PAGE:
An important complement to the CEF is the law of iterated expectations. This law says that an unconditional expectation can be written as the population average of the CEF. In other words

E [yі] = E{E [yі|Хг]}, (3.1.1)

where the outer expectation uses the distribution of Xi. Here is proof of the law of iterated expectations for continuously distributed (Xi, Yi) with joint density fxy (u, t), where fy (t|Xi = x) is the conditional [8]

tgy (t)dt-

The integrals in this derivation run over the possible values of Xj and Yj (indexed by u and t). We’ve laid out these steps because the CEF and its properties are central to the rest of this chapter.

The power of the law of iterated expectations comes from the way it breaks a random variable into two pieces.

Theorem 3.1.1 The CEF-Decomposition Property

Yj — E [Yi|Xj] + "i,

where (i) £j is mean-independent of Xj, i. e., E[ej|Xj] — 0,and, therefore, (ii) £j is uncorrelated with any function of Xj.

Proof. (i) E[ej|Xj] — E[Yj – E [yj|Xj] | Xj] — E [yj|Xj] – E [yj|Xj] — 0;(ii) This follows from (i): Let h(Xj) be any function of Xj. By the law of iterated expectations, E[h(Xj)ej] — E{h(Xj)E[ej|Xj]} and by mean-independence, E[ej|Xj] — 0. ■

This theorem says that any random variable, yj, can be decomposed into a piece that’s “explained by Xj”, i. e., the CEF, and a piece left over which is orthogonal to (i. e., uncorrelated with) any function of Xj.

The CEF is a good summary of the relationship between yj and Xj for a number of reasons. First, we are used to thinking of averages as providing a representative value for a random variable. More formally, the CEF is the best predictor of yj given Xj in the sense that it solves a Minimum Mean Squared Error (MMSE) prediction problem. This CEF-prediction property is a consequence of the CEF-decomposition property:

Theorem 3.1.2 The CEF-Prediction Property.

 (yj – m (Xj))2

Let m (Xj) be any function of Xj. The CEF solves

so it is the MMSE predictor of yj given Xj.

Proof. Write

(y, – m (X,))2 = ((y, – E [y,|X,]) + (E [y,|X,] – m (X,)))2

= (y, – E [y, |X,])2 + 2 (E [Yi|Xi] – m (X,)) (y, – E [y,|X,])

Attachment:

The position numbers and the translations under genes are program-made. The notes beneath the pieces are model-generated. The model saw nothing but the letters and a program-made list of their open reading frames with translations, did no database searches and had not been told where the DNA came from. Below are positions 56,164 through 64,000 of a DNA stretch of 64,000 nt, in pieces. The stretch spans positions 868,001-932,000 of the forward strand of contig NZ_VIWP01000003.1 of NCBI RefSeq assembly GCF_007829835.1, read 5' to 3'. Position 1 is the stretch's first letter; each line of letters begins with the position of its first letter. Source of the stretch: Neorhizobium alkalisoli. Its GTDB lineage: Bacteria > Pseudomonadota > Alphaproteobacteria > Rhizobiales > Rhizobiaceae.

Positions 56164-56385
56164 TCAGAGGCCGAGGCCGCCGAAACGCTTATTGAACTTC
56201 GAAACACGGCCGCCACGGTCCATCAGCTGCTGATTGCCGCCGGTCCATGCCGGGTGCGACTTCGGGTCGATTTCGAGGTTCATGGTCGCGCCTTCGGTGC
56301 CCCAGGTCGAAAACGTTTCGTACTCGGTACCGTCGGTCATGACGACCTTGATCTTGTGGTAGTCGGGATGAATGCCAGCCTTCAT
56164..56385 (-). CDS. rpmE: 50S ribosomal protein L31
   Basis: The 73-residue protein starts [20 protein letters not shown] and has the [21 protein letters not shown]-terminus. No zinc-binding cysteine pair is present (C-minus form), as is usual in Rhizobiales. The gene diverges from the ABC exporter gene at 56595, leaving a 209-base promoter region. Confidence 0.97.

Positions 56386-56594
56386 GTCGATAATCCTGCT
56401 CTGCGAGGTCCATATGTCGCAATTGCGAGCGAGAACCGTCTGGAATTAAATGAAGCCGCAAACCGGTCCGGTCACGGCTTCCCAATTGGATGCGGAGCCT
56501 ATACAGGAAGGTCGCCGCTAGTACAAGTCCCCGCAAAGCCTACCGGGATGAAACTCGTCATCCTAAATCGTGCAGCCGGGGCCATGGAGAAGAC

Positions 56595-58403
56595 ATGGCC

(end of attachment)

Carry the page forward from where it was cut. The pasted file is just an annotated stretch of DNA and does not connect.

+ (E [Yi|Xi] – m (Xi))2

The first term doesn’t matter because it doesn’t involve m (X,). The second term can be written h(X,)",, where h(Xi) = 2 (E [y,|X,] — m (X,)), and therefore has expectation zero by the CEF-decomposition prop­erty. The last term is minimized at zero when m (X,) is the CEF. ■

A final property of the CEF, closely related to both the CEF decomposition and prediction properties, is the Analysis-of-Variance (ANOVA) Theorem:

Theorem 3.1.3 The ANOVA Theorem

V (y,) = V (E [y,|X,]) + E [V (y,|X,)]

where V(•) denotes variance and V (y,|X,) is the conditional variance of Y, given X,.

Proof. The CEF-decomposition property implies the variance of y, is the variance of the CEF plus the variance of the residual, є, = y, — E [y,|X,] since є, and E [y,|X,] are uncorrelated. The variance of є, is

E ["2] = E [E ["2|X,]] = E [V [y,|X,]]

where E |"2|Xi] = V [y,|X,] because є, = y, — E [y,|X,]. ■

The two CEF properties and the ANOVA theorem may have a familiar ring. You might be used to seeing an ANOVA table in your regression output, for example. ANOVA is also important in research on inequality where labor economists decompose changes in the income distribution into parts that can be accounted for by changes in worker characteristics and changes in what’s left over after accounting for these factors (See, e. g., Autor, Katz, and Kearney, 2005). What may be unfamiliar is the fact that the CEF properties and ANOVA variance decomposition work in the population as well as in samples, and do not turn on the assumption of a linear CEF. In fact, the validity of linear regression as an empirical tool does not turn on linearity either.